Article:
The Right Gravity
In One Place Only
By Mary Lou Nosco
Photos Courtesy of Mary Lou Nosco
Wherever my family went when I was growing up, we always returned home to Twin Falls to visit my grandparents. I would wait, hardly able to breathe, for the lights of the Magic Valley and Twin Falls to come into view.
I was born in Twin Falls, population fourteen thousand at the time, and raised there until we began moving, when I was in seventh grade. The Twin Falls of my youth was a safe town. In kindergarten, each day I walked the eleven blocks to school alone. By the time I was in third grade, I rode my bike across town to the library. Twin Falls was home.
My father, grandfather, and uncle owned McRill Auto Repair. When I was in fourth grade they purchased the Studebaker dealership but two years later Studebaker declared bankruptcy and our family business was gone. My father began selling cemetery lots, vaults, and markers. He worked with a group that contracted to sell spaces in a certain geographical area and when those spaces were sold, they moved on to somewhere else. And so did my family.
As a new student in the small town of Kellogg, I was a novelty and suddenly popular. We lived in the last house in Moon Gulch on an old mining property. We were the last stop for the school bus and once my sister and I got home we were there to stay, as my father used the family car for his work. I spent hours reading and playing my flute.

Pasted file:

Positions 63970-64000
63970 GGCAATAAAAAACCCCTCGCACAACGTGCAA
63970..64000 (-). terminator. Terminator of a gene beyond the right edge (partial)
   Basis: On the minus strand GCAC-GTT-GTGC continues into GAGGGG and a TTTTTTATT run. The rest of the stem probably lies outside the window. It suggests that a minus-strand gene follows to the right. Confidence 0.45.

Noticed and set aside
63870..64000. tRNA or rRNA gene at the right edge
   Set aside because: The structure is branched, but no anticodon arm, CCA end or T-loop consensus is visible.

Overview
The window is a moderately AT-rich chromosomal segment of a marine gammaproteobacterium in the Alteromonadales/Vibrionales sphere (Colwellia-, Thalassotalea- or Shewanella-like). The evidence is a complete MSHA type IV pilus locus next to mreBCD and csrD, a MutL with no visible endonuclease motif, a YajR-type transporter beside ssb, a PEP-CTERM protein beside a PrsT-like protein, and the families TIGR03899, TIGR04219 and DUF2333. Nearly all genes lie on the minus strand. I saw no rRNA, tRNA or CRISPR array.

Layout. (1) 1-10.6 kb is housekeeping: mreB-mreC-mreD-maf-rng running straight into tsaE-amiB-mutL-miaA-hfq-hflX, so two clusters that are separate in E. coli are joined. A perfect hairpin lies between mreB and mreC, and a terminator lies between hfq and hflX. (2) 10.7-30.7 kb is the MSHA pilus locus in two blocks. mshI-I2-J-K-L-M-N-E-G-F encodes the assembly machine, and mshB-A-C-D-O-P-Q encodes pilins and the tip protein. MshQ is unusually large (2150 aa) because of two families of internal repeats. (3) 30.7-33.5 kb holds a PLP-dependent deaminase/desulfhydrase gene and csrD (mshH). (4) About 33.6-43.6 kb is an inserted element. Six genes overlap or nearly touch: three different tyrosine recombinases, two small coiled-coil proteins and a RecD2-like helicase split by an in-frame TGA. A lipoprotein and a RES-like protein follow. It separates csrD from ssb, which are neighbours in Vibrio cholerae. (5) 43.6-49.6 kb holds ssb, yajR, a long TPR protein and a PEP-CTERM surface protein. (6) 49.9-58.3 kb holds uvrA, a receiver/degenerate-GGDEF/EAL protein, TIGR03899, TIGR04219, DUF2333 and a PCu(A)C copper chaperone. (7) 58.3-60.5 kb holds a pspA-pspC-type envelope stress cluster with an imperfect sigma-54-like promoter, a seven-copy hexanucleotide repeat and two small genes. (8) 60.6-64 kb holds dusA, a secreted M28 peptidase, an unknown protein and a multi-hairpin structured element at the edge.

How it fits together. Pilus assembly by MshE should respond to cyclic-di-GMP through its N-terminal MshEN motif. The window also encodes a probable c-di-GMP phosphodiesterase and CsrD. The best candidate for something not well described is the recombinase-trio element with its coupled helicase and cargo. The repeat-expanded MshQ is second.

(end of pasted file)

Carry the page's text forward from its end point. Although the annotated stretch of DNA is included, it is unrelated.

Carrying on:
Those hours of practicing my instrument paid off when we moved to Lewiston, where I sat first player in the flute section.
We then spent one school year and two summers in Salem, Oregon, where my sister and I worked in the fields picking strawberries and green beans for spending money. By this third move, making new friends became easier for me although finding a sense of belonging was harder. I looked forward to our twice-yearly trips back to Twin Falls, my grandparents, and the feeling of being home.